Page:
The recovery of two mobile phones belonging to murdered Nairobi businesswoman Caroline Wanjiku Maina has led investigators to believe that they are on the cusp of a major breakthrough in the case, almost a month after her body was discovered in a thicket in Kajiado County.
Two suspects, out of the original four who were arrested, have now spent 22 days in police custody without any charges being preferred against them. Mr Edwin Otieno Odiwuor and Mr Samuel Okoth Adinda will, for the third time, be presented before a magistrate at the Kibera Law Courts.
Detectives from the Crime Research and Intelligence Bureau and the Special Service Unit at DCI headquarters have been tracking down the phones.
Ms Maina’s decomposing body was found by herders in a thicket in Paranai, Kajiado County on February 15, three days after she went missing. A post-mortem exam revealed that she died of blunt force trauma on both her forehead and back.
Four suspects — Mr Odiwuor, Mr Adinda, Stevenson Oduor Ouma and Mercy Gitiri Mongo — were arrested on suspicion of taking part in the murder of their former business partner. The two phones; an Oppo and a Samsung Galaxy A20S, were sold in the black market shortly after Ms Maina disappeared and her SIM cards removed and thrown away.
The phones were then factory reset and sold to new owners. Detectives have managed to track the two phones using their international mobile equipment identity (IMEI) numbers to a village in Suneka, Kisii.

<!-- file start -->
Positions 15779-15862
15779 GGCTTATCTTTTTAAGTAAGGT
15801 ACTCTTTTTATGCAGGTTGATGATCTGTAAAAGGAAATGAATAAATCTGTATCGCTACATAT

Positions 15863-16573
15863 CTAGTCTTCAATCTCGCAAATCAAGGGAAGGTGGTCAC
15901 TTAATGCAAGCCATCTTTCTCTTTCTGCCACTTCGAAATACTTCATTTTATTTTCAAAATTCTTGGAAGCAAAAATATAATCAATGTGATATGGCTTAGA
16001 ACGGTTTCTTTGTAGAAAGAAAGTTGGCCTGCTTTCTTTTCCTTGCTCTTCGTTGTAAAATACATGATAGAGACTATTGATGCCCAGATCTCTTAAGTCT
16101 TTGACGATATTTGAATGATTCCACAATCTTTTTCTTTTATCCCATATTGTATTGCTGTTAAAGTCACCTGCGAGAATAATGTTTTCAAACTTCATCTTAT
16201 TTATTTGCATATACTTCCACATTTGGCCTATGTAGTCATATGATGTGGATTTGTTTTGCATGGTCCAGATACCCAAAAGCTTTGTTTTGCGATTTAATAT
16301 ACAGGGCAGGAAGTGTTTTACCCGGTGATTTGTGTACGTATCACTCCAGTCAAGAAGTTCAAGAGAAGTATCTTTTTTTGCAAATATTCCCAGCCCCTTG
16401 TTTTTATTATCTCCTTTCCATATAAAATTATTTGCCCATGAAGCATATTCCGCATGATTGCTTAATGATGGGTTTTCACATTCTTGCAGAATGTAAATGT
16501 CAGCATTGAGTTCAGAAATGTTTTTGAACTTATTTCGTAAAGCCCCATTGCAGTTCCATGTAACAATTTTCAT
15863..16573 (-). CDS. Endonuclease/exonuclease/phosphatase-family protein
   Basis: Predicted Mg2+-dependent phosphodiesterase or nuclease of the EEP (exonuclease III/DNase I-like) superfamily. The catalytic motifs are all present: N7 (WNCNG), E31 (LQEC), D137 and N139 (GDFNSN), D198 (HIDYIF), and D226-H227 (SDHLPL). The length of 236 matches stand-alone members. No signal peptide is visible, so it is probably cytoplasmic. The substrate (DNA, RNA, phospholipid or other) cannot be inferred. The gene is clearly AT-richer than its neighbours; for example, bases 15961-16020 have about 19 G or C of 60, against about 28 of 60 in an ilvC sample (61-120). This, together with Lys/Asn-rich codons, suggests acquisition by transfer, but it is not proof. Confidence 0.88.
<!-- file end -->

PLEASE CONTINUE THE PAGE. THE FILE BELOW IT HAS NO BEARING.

An IMEI is a unique certificate contained in every phone that tracks it to the nearest cell phone tower and is used by the police to search for stolen phones.
“The first phone, a Samsung Galaxy A20S, was traced to a matatu tout with Safeline Sacco in Kibera, Nairobi, one Justus Nyamete Manyura alias Dennis Ongingo,” said DCI George Kinoti. “A 17-year-old male student at St Lawrence Nyabieyo Secondary School was arrested with the second phone, make Oppo, which had also paired a third SIM card registered under the names Jonah Munyao Gato,” said the DCI.
The discovery of both phones which were previously registered to Safaricom lines registered under Ms Maina’s particulars are crucial in cracking up the case as they were being used to carry out the victim’s financial transactions.
With the finding of the two phones, the next step for the police is to forensically analyse them in order to retrieve any messages and their call logs which had been deleted when they were factory reset before being sold to new owners.
The immediate step however is to establish how Mr Manyura and the 17-year-old student got ownership of mobile phones stolen from a person who was murdered.
Curiously, both of them were arrested in the same village and more than 300 kilometres from where Ms Maina’s body was found.
If at all Mr Manyura and the 17-year-old student did buy those two mobile phones they will have to explain to detectives where they bought them.
Detectives hope that the two new suspects will help them break new ground that will eventually assist the DCI to recreate Ms Maina’s final moments alive.
Under the Doctrine of Recent Possession, anyone found with property stolen from a person who has been murdered has to provide a reasonable explanation as to how they acquired the goods or be placed at the murder scene circumstantially.
“It is risky and dangerous to buy any electronic device from suspicious outlets. Being found with suspected stolen property, you suffer immediate consequences of the actual criminal, which may escalate to death sentences,” warned the DCI.
“When detectives forensically investigate and find you in possession of such said devices, by the time it is established that you were not involved in the crime, you may have suffered immensely,” he warned.
The case will come up for hearing today (Monday).